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Why I changed how I write and think about suicide

Why I changed how I write and think about suicide

Picture of Sara Arthurs
(Photo by Drew Angerer/Getty Images)
(Photo by Drew Angerer/Getty Images)

I used the phrase “commit suicide” for more than a decade when I wrote about the topic, as recently as 2015. But around that time, I started hearing from mental health advocates and professionals who asked that I instead use other phrasing, such as “died by suicide.” That year, the Associated Press changed its Stylebook as well, encouraging reporters to avoid the word “commit” when covering suicide.

At the time, the Columbia Journalism Review spoke to one of the Stylebook editors, David Minthorn, about the 2015 Stylebook.

“Committed in that context suggests possibly an illegal act, but in fact laws against suicide have been repealed in the US, at least in certain states, and many other places,” Minthorn told CJR, “so we’re going to avoid using that term on our own, although it’s a term that authorities widely use and we will use it while quoting authorities.”

Three years later, many journalists and the public have yet to embrace the shift in language. Some reporters and editors use “committed” simply because they always have. And different publications have their own style, of course.

As recently as Sept. 12, The Washington Post ran the headline: “High school football coach head-butted student, told another to commit suicide, report says.”

After the deaths in June of Kate Spade and Anthony Bourdain, there was a wide variety in the way different news outlets phrased their suicides.

The day of Bourdain’s death, the AP Stylebook tweeted out a reminder not to use the phrase as “The verb ‘commit’ with ‘suicide’ can imply a criminal act.” (The AP also noted that suicide stories should not go into detail on methods used.) Alternatives recommended by the AP Stylebook in an earlier tweet, in May 2017, include “killed himself,” “took her own life” or “died by suicide”.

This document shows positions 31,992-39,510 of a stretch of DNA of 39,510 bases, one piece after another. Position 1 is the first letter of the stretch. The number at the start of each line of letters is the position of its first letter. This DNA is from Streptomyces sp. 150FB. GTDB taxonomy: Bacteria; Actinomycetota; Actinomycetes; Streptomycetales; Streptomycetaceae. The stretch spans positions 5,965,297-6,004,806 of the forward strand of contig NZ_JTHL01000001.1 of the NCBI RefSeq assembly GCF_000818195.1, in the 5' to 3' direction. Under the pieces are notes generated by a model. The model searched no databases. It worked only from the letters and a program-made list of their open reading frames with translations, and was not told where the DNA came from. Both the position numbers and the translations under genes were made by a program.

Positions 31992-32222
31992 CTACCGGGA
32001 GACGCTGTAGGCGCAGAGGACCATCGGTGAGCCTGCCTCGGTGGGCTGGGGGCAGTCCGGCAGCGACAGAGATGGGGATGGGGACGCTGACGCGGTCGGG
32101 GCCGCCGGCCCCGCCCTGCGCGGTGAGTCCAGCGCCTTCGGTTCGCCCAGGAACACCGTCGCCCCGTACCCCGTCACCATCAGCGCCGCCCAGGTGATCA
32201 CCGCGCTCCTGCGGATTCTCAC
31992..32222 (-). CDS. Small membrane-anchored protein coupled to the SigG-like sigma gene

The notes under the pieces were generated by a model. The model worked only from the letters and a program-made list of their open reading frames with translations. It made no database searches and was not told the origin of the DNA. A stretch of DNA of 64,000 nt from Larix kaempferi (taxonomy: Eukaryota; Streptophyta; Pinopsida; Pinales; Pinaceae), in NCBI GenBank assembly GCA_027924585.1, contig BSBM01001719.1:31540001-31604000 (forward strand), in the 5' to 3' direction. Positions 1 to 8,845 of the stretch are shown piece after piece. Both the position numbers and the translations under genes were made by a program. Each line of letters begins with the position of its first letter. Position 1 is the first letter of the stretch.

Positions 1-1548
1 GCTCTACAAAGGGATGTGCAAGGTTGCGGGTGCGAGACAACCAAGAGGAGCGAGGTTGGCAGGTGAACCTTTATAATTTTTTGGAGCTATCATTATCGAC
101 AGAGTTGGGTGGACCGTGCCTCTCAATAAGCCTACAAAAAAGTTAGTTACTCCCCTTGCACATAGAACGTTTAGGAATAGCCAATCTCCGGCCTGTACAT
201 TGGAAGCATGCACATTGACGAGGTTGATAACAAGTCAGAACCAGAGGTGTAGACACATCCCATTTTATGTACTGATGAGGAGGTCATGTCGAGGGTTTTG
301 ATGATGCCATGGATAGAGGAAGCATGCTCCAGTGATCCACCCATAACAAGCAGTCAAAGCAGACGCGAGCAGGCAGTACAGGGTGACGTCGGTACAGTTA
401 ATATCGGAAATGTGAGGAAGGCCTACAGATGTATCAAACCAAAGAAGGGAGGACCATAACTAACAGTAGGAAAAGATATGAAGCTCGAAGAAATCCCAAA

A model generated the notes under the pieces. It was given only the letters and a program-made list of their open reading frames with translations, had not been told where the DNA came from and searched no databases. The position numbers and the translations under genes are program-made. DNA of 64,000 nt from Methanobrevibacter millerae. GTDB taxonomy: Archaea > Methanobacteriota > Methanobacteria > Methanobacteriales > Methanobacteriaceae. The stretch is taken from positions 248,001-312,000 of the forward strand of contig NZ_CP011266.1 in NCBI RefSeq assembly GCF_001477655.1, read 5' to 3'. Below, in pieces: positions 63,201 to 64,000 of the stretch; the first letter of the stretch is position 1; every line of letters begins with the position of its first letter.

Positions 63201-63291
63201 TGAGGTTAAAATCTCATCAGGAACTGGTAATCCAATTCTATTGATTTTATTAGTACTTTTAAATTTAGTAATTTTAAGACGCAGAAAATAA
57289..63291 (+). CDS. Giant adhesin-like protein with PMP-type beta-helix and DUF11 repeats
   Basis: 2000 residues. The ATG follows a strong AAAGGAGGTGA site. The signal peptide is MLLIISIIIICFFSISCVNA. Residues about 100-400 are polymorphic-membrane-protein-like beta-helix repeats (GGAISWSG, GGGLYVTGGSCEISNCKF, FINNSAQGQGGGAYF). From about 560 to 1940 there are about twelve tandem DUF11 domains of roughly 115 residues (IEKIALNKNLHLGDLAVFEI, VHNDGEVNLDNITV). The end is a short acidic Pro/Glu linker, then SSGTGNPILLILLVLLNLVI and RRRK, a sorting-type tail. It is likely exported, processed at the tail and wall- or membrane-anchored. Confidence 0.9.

One of the people who informed my own thinking on this is Ellyn Schmiesing, executive director of Focus, a nonprofit recovery center led by and dedicated to helping people with mental health, substance abuse or trauma issues in Findlay, Ohio, where I’m a reporter. Her preference is “died by suicide.”

Schmiesing said the change is relatively new, and even many professionals still say “committed,” but that it’s more sensitive to avoid that word. Like the AP, she noted that people “commit” a crime, or a sin. She said several people who have lost loved ones have told her that changing the language helped immensely in their healing, creating less of a sense of guilt and shame, and making it easier to talk about their loss.

My own thinking changed when I learned from our county’s 2015 Community Health Assessment that 4 percent of adults had considered attempting suicide in the past year. (The CDC reported similar national figures; in both cases, the figure for teens is higher.)

Four percent. I started doing the math – that’s one in 25 adults, and we all know 25 adults. That’s thousands of people even in my relatively small community. Many of whom are now doing better. But society doesn’t talk about their recovery either, as the topic as a whole is still so very taboo.

The fact that AP Style says I shouldn’t say “commit” is a good enough reason for outlets who follow the stylebook. But it’s also made me more reflective and sensitive as as a writer. I stopped to think about word choice in this way in a recent story, about two local veterans who had died after struggles with PTSD. Before, I might’ve used the phrase “commit suicide” in writing about their deaths. Instead, I wrote:

“Ben had talked about suicide when his father was driving him back to Chicago on Easter weekend 2016. Hovest asked about the drinking, and Ben replied that he had to drink: ‘Otherwise I can't sleep. The demons’ would just keep coming.

He was 34 when he died June 5, 2016.

Within a month, another veteran in Ottawa also took his own life, Hovest said.”

The point isn’t that the media should avoid talking about suicide. As the growing numbers suggest, society as a whole needs to grapple with this issue now more than ever. But as journalists, we can set an example for our communities by being more thoughtful in how we talk about it.


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